Jaap van Zweden is the music director for the New York Philharmonic.
With the arrival last season of Jaap van Zweden as Music Director of the New York Philharmonic, a new era began. Having concluded a highly acclaimed and revelatory inaugural season, Jaap van Zweden and the musicians of the New York Philharmonic unite for a new 2019-20 season of more surprises and adventurous experiences. As an international presence on three continents over the past decade, he also continues as Music Director of the Hong Kong Philharmonic, a post he has held since 2012. Guest engagements this season include the Chicago Symphony, Cleveland Orchestra, Netherlands Radio Philharmonic, Shanghai Symphony and Amsterdam’s Royal Concertgebouw Orchestra.
Van Zweden has appeared as guest conductor with many other leading orchestras around the globe, among them the Orchestre de Paris, Leipzig Gewandhaus orchester, Los Angeles Philharmonic, Vienna and Berlin Philharmonics, and the London Symphony Orchestra.
In this his second season as Music Director of the New York Philharmonic, Jaap van Zweden fuses past and present, representing today’s composers and the new-music landscape while reflecting on relevant historic achievements. He conducts repertoire ranging from seven World Premieres (including opening week with a Philip Glass commission and the season-concluding hotspots festival with works by Nico Muhly and Sarah Kirkland Snider, as well as three other works by women composers for Project 19) to symphonic cornerstones (including Mahler both in New York and on a European tour in 2020, when the Philharmonic becomes the first-ever American orchestra to appear at the Mahler Festival in Amsterdam). Other season highlights include a fully staged production of Bluebeard’s Castle and Erwartung. He conducts his first Young People’s Concert and once again invites his fellow New Yorkers to Phil the Hall. Added to his repertoire of Beethoven, Tchaikovsky, Shostakovich and Schoenberg will be Björk, Steve Reich and John Adams.
Jaap van Zweden has made numerous acclaimed recordings, the most recent of which is a 2019 release with the New York Philharmonic of the World Premiere of Julia Wolfe’s Fire in my mouth, continuing the Philharmonic’s partnership with Decca Gold. In 2018 with the Hong Kong Philharmonic, he completed a four-year project conducting the first-ever performances in Hong Kong of Wagner’s Der Ring des Nibelungen, which have been recorded and released on Naxos Records as individual recordings as well as a complete set. His highly praised performances of Lohengrin, Die Meistersinger and Parsifal, the latter of which earned Maestro van Zweden the prestigious Edison Award for Best Opera Recording in 2012, are available on CD/DVD.
Born in Amsterdam, Jaap van Zweden was appointed at age nineteen as the youngest-ever concertmaster of the Royal Concertgebouw Orchestra. He began his conducting career nearly twenty years later in 1996. He remains Honorary Chief Conductor of the Netherlands Radio Philharmonic where he served as Chief Conductor from 2005-2013, served as Chief Conductor of the Royal Flanders Orchestra from 2008-11, and was Music Director from 2008-2018 of the Dallas Symphony Orchestra where he currently holds the title Conductor Laureate. Van Zweden was named Musical America's 2012 Conductor of the Year and was the subject of an October 2018 CBS 60 Minutes profile. Recently, he was awarded the prestigious 2020 Concertgebouw Prize, and the Hong Kong Philharmonic under Jaap van Zweden’s leadership was named Gramophone’s 2019 Orchestra of the Year.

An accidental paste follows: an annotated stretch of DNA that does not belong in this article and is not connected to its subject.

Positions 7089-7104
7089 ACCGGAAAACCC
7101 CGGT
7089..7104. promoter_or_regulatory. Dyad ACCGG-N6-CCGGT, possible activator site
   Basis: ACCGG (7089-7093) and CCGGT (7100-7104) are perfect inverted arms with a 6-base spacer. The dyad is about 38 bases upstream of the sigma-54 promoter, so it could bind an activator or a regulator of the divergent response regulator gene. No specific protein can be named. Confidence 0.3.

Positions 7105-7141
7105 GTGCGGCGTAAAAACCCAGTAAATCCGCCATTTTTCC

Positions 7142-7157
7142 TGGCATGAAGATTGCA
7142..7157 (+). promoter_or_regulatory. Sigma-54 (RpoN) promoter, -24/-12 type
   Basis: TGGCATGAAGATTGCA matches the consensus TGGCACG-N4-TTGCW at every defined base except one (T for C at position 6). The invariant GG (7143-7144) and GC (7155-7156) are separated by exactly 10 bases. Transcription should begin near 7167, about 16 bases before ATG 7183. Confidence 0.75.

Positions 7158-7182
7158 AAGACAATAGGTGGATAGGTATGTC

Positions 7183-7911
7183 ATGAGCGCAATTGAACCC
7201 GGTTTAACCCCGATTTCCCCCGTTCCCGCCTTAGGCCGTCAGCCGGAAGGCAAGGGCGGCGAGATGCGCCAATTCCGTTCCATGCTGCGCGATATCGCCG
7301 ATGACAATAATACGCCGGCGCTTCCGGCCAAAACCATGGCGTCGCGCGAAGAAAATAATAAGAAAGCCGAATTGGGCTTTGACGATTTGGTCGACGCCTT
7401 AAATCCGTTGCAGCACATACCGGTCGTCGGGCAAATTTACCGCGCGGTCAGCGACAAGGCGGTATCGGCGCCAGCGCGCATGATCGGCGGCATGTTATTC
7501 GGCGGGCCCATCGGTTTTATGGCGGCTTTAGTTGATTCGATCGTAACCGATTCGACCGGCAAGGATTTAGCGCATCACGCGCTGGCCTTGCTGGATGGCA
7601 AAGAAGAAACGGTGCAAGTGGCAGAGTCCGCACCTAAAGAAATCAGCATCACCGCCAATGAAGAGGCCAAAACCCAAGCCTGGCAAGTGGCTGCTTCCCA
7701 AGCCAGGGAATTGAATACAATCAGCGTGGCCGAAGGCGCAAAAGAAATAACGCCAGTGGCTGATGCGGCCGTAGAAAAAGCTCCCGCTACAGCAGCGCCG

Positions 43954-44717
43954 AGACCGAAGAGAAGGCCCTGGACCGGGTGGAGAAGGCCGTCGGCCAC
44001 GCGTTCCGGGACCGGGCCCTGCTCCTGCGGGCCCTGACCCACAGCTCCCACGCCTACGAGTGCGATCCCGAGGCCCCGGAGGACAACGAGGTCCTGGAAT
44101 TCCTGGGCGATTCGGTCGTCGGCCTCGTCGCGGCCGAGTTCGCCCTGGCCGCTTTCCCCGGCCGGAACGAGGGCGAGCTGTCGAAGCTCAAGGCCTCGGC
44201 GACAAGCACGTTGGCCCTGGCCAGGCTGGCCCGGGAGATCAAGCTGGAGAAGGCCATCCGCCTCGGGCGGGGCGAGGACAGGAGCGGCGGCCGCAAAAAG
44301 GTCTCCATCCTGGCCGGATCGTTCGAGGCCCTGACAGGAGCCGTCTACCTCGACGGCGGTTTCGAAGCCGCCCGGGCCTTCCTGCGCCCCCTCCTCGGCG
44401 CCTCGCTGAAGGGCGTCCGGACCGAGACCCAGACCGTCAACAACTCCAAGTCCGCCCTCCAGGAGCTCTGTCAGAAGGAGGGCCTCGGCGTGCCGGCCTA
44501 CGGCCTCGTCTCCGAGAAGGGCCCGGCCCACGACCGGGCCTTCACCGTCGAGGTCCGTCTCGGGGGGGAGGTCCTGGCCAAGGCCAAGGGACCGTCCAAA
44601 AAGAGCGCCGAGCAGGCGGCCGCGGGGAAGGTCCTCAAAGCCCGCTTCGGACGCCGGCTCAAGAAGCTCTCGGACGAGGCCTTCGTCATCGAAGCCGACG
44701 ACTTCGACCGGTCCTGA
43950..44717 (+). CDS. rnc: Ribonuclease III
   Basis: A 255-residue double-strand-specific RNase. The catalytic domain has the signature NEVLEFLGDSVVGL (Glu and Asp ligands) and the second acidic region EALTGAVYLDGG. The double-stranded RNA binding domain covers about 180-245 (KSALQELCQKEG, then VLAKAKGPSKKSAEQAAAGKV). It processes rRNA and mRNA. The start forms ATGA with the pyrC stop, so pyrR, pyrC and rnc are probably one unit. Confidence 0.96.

In 1997, Jaap van Zweden and his wife Aaltje established the Papageno Foundation, the objective being to support families of children with autism. Now, over 20 years later, the Foundation has grown into a multi-faceted organization which, through various initiatives and activities, focuses on the development of children and young adults with autism. The Foundation provides in-home music therapy to children through a national network of qualified music therapists in the Netherlands; opened the Papageno House in August 2015 (with Her Majesty Queen Maxima in attendance) for young adults with autism to live, work and participate in the community; created a research center at the Papageno House for early diagnosis and treatment of autism and for analyzing the effects of music therapy on autism; develops funding opportunities to support autism programs; and launched the app, TEAMPapageno, which allows children with autism to communicate with each other through music composition.
Photo credit: Bert Hulselmans
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Where are the orchestra concert performances held?
Bravo! Vail orchestral concerts take place at Gerald R. Ford Amphitheater (GRFA) located at 530 S. Frontage Rd E Vail, CO 81657
What time do performances begin?
Concerts start promptly at 6:00PM (except for the movie screening which starts at 7:30PM). The GRFA lobby opens 90 minutes prior and gates open 60 minutes prior to performances. Give yourself plenty of time to park and get into the venue. Latecomers will be escorted by ushers at an appropriate interval.
Where do I park?
FREE concert parking is available at the Vail Parking Structure (241 South Frontage Road East, Vail) and the Lionshead Parking Structure (395 South Frontage Road West, Vail). A Town of Vail Special Event express bus provides continuous service from both parking structures to the GRFA before and after concerts. Limited $10 parking is available at Ford Park by the Tennis Center (500 South Frontage Rd). Additional $10 parking is available at the Vail Athletic/Soccer Field lot.
WALKING DIRECTIONS FROM THE VAIL VILLAGE PARKING STRUCTURE:
Via Gore Creek Trail: 15-minute scenic walk
1. Exit the parking garage by following the Pedestrian Exit signs towards “Vail Village” / “Golden Peak”
2. Turn left out of the parking garage onto East Meadow Drive and head east